Fashion and Beauty

All in the family

SHOPSIFTED - Ana G. Kalaw -
It may have taken 11 years, but it was certainly worth the wait. A little more than a decade after establishing Silk Cocoon, the boutique that has become the local weaving industry’s biggest benefactor, mother-and-daughter designer tandem Jean and Katrina Goulbourn finally presented their first major fashion show as a team.

Aptly called "Tapestry," the Silk Cocoon spectacle is a testament to a decade’s worth of dedication and ingenuity on the part of Jean and Katrina, as well as that of Jean’s sister, Frances Lim (who handles administrative duties at the Silk Cocoon factory). Jean Goulbourn’s last major fashion show was 12 years ago, prior to Silk Cocoon opening shop. Since then, she and daughter Katrina haven’t staged anything that would put their brand, or their partnership, solely in the limelight. "Either we would just join collective fashion shows or we would have mini-shows separately," explains Katrina.

Nothing was compromised for this first major undertaking. Not time (planning started almost a year ago in December 2004), not creativity (Jean and Katrina came up with 54 ensembles showcasing the varying possibilities of silk weaving), not labour of love (some of the pieces needed weeks just to hand-bead).

Even the elements of nature weren’t excused from their role in the fashion show. The show’s pieces were inspired by air, water, earth, wood, metals and fire. "We wanted to do something that represented the environment because of the nature of weaving and because the indigenous materials we use in our designs are from the environment," says Katrina.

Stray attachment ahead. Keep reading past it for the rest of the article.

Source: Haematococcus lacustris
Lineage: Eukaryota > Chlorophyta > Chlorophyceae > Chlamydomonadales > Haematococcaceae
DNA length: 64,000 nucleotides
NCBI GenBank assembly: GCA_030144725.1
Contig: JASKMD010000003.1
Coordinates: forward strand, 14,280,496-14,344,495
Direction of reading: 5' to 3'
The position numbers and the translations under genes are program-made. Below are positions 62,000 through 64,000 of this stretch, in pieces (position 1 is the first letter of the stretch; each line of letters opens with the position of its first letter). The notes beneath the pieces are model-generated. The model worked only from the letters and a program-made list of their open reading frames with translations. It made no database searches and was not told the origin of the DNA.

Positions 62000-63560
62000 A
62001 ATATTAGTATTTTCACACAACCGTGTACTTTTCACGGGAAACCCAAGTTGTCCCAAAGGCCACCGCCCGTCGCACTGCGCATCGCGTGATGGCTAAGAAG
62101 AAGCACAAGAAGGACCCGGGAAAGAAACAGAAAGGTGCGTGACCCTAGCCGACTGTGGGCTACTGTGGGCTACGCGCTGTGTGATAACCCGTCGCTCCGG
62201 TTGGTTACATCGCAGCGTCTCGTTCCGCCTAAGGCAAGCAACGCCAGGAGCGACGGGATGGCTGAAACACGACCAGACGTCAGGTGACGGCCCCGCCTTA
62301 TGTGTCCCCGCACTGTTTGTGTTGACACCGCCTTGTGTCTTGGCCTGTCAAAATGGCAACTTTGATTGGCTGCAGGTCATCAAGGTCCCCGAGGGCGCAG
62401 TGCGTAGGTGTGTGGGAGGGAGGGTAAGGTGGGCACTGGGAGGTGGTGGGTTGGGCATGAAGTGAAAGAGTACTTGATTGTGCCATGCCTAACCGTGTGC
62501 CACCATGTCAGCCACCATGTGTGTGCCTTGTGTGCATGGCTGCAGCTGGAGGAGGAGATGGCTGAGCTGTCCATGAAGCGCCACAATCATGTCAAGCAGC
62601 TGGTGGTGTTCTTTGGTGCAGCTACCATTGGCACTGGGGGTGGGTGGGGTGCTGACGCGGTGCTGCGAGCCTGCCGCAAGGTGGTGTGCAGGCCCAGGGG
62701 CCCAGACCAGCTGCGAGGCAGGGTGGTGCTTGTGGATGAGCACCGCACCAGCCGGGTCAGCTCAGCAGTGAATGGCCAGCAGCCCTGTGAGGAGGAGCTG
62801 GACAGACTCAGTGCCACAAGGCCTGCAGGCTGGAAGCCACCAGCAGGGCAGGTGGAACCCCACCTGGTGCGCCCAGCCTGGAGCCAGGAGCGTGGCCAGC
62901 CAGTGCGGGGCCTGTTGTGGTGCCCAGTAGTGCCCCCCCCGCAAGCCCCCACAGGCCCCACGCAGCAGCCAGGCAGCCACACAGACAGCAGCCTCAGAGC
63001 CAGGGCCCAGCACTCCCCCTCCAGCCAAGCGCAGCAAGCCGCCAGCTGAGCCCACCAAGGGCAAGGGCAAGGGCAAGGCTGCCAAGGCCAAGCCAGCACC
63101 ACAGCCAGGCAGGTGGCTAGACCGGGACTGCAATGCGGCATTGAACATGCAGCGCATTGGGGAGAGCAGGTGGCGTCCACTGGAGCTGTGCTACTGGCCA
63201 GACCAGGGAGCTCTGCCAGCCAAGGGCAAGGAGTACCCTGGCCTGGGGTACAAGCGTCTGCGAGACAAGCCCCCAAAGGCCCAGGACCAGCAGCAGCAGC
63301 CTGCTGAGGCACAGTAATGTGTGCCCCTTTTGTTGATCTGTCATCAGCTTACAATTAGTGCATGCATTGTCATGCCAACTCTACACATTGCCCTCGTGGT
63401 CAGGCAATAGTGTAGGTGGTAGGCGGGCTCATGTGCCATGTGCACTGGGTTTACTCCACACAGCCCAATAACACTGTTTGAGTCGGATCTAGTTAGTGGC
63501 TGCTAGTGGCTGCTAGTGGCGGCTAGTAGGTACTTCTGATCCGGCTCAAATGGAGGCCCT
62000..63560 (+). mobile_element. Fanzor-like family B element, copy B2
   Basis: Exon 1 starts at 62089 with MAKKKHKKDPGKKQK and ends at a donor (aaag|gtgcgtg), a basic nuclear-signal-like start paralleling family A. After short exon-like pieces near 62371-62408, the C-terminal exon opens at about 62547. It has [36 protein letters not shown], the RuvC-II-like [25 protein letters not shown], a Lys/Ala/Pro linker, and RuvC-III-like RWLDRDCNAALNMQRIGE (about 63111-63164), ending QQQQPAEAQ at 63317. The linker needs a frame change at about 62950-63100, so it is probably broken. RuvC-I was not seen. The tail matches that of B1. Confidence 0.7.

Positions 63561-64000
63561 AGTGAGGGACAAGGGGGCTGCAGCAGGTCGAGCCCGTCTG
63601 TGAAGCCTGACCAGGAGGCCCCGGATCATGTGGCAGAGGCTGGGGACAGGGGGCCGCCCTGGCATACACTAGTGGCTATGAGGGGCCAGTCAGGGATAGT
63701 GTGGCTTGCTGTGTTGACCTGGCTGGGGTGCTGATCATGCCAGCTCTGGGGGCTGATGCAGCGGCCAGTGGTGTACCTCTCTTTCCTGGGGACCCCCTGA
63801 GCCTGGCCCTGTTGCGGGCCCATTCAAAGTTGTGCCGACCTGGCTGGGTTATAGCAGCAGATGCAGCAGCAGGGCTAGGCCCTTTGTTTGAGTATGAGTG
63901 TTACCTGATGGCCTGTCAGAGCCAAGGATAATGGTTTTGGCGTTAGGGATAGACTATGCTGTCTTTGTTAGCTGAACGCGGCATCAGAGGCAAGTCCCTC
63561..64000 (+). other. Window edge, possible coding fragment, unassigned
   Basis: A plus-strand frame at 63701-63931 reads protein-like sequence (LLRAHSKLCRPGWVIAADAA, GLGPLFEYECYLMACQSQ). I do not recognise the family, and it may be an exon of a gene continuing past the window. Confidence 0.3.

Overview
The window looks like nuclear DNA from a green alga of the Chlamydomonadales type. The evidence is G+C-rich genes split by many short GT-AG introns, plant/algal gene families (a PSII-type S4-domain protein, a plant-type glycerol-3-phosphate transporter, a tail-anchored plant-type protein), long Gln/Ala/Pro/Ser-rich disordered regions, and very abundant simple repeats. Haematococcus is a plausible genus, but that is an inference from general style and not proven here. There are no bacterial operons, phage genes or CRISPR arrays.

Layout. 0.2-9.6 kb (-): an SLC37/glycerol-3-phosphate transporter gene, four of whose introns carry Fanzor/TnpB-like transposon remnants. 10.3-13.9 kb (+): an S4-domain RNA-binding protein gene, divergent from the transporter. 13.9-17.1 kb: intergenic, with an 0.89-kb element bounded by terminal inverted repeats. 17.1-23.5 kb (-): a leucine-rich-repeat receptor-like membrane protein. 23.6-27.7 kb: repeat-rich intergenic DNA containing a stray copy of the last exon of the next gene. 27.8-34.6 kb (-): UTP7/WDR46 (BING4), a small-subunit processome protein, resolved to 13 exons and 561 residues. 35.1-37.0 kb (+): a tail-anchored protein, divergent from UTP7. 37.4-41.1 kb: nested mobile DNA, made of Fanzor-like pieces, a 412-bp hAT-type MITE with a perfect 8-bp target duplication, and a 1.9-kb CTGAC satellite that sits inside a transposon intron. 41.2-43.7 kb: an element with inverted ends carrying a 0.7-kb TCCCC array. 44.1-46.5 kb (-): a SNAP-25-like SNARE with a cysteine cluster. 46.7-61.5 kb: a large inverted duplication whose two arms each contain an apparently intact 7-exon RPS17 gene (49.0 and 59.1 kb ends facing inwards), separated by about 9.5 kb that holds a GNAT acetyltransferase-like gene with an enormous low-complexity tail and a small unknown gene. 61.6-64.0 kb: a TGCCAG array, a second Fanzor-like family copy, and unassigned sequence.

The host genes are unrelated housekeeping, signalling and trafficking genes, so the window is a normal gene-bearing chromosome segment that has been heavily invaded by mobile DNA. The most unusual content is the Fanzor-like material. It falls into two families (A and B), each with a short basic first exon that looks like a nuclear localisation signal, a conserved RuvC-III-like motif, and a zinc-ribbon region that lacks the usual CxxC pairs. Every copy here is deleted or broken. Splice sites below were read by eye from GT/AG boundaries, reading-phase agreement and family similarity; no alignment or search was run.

The "Air" segment encapsulated fantasy in white. Sheer pieces of fabric were fashioned into structured, more avant-garde designs. To symbolize water, more fluid materials, such as satin, were combined with piña and abaca silk fabric, and were heavily embellished with gifts from the sea – pearls and shells. The "Earth" segment was reserved for more wearable pieces, jauntily modelled by some of society’s most visible personalities. YStyle’s Celine Lopez and JR Isaac cruised the catwalk in silk denim separates, Silk Cocoon’s newest hip creation. L’Oreal’s Angelique Villaraza and Tina Tinio, as well as Culte Femme designer Hindy Tantoco sashayed in flirty, color-decked ensembles.

"Wood" was given its due by African-inspired designs that made use of tactile hand-woven leather, typically used for home textiles, but innovatively transformed into sleek long dresses for the show. The most colorful part of the show, the "Metal" segment displayed a maelstrom of metallic purples, reds, greens, and teals. The embellished and embroidered coats paired with luxurious velvets hinted at a Russian inspiration. To represent fire, Jean and Katrina stuck with requisite red and orange, but added touches of gold, navy, and yellow to infuse a modern, romantic feel.

"Tapestry" was nothing less of a reprisal of Silk Cocoon’s most valued skill – immaculate construction. Each piece that came out on stage was a firm vindication of a tailoring or draping "how to" – structurally sound but still gracefully sinuous, as silk should be. Katrina reveals, "It was while working on this show that my mom discovered how good of a draper she was."

It was also while working on this show that mother and daughter truly discovered the yin-and-yang balance that keeps their design team thriving. "We have different working styles and design sensibilities," Katrina elaborates. "My designs are more streamlined while my mom is more dramatic when it comes to designing. With this show, I sort of tapered her while she enhanced my ideas." She goes on to emphasize the role of Jean’s sister, Frances, on the team. "Frances was the pillar that kept us all standing. She took care of all the logistics prior to the show."

Silk Cocoon’s "Tapestry" may have been a one-night spectacle but its repercussions will go far beyond the 11 years that took leading up to this event. That single night was both completion and culmination, a fulfilment of dream and hope anew for a culturally-ingrained weaving industry, and an assurance that familial relations do go as far as dedication permits.
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